The situation in Chennai has been dire after four of its main water reservoirs ran completely dry. The sixth largest city in India has been in the grip of an acute water shortage for weeks.

According to the BBC, the lack of water has led to a 100 hostels shutting down. Several hotels and restaurants have closed temporarily. The Chennai metro has turned off air conditioning in the stations, and offices have asked their employees to work from home in order to conserve water

While the city has been bracing for this shortage for a while now, it’s still come as a massive hit to several sectors. Residents have had to stand in line for hours to get water from tankers.

But what exactly led to this grim situation?

Chennai depends on the northeast monsoon for the bulk of its rainfall between October and December. However in 2018, the northeast monsoon failed, and Chennai recorded a deficit of 55% rainfall. This, combined with poor water management by the government, is the reason for this scarcity.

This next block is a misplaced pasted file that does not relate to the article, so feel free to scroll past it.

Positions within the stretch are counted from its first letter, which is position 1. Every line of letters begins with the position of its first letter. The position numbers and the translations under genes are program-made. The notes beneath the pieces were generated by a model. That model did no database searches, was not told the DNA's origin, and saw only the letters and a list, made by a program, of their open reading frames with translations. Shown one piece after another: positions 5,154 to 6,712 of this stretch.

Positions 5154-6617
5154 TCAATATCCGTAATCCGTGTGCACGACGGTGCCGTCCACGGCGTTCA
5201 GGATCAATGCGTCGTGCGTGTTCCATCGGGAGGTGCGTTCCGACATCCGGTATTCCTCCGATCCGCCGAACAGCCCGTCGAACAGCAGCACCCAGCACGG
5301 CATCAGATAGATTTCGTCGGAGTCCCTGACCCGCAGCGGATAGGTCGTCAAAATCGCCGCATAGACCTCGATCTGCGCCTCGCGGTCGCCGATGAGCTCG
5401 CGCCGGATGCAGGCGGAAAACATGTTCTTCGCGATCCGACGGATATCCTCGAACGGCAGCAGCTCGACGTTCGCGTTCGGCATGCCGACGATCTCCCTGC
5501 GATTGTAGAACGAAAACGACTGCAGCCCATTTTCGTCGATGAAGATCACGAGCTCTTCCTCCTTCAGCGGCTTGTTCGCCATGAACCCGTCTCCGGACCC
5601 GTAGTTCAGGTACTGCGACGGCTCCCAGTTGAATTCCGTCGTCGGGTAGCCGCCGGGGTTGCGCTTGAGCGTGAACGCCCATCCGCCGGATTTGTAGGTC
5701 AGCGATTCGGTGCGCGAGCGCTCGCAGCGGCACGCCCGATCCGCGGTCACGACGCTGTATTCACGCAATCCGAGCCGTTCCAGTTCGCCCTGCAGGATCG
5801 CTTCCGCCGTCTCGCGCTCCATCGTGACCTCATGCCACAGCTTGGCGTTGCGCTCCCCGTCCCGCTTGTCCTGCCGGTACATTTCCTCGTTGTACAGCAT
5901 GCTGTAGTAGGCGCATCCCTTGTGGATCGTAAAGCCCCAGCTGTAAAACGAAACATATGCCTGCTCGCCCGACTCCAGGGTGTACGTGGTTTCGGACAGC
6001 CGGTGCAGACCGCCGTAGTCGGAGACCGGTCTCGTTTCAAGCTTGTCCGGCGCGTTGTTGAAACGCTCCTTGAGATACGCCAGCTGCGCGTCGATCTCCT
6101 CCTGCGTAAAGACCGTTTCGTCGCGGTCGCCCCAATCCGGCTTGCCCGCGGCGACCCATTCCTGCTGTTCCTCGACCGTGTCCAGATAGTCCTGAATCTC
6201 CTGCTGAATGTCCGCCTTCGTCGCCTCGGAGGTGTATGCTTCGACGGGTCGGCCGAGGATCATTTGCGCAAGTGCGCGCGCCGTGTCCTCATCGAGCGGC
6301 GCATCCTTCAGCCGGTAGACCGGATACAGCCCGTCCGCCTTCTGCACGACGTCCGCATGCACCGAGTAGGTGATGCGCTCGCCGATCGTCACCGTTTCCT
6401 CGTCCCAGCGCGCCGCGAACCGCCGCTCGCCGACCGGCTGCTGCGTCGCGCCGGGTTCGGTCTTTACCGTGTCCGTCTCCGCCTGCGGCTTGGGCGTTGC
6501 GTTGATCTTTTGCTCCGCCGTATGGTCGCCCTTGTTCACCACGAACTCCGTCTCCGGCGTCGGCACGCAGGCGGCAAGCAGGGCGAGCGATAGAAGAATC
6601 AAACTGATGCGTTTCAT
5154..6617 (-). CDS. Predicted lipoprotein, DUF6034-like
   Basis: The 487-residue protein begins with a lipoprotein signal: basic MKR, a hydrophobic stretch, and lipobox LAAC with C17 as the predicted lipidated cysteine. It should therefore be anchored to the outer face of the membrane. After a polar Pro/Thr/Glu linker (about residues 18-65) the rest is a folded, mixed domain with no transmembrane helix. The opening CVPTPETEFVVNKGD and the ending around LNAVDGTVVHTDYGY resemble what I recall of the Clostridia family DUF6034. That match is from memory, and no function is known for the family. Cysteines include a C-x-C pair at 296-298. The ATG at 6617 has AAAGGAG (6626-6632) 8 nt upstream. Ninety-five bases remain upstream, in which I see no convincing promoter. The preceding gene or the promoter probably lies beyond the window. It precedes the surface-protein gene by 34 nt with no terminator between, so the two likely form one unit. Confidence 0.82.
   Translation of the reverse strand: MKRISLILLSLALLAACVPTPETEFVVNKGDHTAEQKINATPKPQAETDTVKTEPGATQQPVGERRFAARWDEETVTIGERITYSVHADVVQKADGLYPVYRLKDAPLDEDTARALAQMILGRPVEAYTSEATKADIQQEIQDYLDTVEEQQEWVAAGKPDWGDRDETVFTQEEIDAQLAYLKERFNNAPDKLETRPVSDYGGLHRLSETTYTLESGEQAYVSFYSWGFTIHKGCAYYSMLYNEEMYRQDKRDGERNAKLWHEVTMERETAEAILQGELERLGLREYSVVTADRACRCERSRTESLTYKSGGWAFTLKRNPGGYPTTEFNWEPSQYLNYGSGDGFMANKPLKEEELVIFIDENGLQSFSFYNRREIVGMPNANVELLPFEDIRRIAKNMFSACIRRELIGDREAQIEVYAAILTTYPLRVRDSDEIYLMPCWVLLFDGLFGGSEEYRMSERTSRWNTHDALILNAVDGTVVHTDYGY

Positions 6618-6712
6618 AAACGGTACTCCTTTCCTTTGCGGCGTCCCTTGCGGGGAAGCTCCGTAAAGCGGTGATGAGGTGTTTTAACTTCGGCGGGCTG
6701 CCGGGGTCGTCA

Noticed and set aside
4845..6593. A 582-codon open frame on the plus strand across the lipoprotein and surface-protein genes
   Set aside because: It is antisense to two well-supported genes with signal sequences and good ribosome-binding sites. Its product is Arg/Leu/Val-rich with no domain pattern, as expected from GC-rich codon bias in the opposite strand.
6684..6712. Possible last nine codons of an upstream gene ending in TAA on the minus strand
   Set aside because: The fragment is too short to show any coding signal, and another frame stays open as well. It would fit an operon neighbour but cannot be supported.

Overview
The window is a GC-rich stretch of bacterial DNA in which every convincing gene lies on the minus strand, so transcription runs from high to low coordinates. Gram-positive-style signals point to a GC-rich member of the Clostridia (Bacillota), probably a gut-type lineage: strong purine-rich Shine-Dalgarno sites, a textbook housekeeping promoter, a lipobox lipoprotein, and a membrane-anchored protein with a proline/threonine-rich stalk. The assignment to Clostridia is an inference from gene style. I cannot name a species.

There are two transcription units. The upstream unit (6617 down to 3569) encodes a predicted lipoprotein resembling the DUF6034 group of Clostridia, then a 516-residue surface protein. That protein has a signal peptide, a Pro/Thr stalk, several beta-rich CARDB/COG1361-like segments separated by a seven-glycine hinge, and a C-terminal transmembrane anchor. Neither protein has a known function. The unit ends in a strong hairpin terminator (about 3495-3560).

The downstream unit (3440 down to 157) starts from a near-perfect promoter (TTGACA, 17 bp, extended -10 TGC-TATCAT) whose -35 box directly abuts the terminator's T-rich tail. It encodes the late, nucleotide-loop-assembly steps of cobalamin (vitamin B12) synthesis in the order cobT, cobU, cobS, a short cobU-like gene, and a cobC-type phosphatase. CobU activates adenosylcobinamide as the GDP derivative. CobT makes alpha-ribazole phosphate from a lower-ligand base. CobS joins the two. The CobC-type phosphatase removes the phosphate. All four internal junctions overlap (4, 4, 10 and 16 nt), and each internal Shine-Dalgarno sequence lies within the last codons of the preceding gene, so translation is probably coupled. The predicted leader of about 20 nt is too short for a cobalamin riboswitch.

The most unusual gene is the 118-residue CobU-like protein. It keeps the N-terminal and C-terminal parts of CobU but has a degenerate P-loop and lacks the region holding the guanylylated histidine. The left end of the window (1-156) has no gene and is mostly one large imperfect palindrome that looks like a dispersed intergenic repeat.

Dry reservoirs, lack of rainfall, and low groundwater levels are now dealing a major blow to Chennai’s water needs. The Poondi reservoir, one of the major water sources for the residents of Chennai, has gone totally dry.

The dried out Puzhal reservoir on the outskirts of Chennai is said to have just 30 mcft of water. 

People are being chosen by draw of lots to collect water from community wells in villages.


The total storage capacity of the 4 major reservoirs in Chennai is more than 11,000 mcft. However, they currently have under 30 mcft of water.


A large number of fish are also said to have died due to the drying of Lake Thiruneermalai.


Baskar, the manager of a mansion on Tippu Sahib Street told The Times of India

Private water tankers are demanding Rs 2500 for distributing 12,000 litres of water. This is not affordable. We manage with the available groundwater though it is saline.

Most recently, the Madras High Court slammed the Tamil Nadu government for not taking adequate steps to prevent and then address the water shortage. The court observed that despite being aware that a failed monsoon was expected, the government did not take appropriate measures to deal with it. 


Chennai’s water department is now trying to find alternate sources of water, such as identifying and extracting water from quarries. They have also been distributing water through government trucks across neighbourhoods. 

Considering even Chennai’s groundwater is depleted however, one of the only hopes for the people there is rainfall.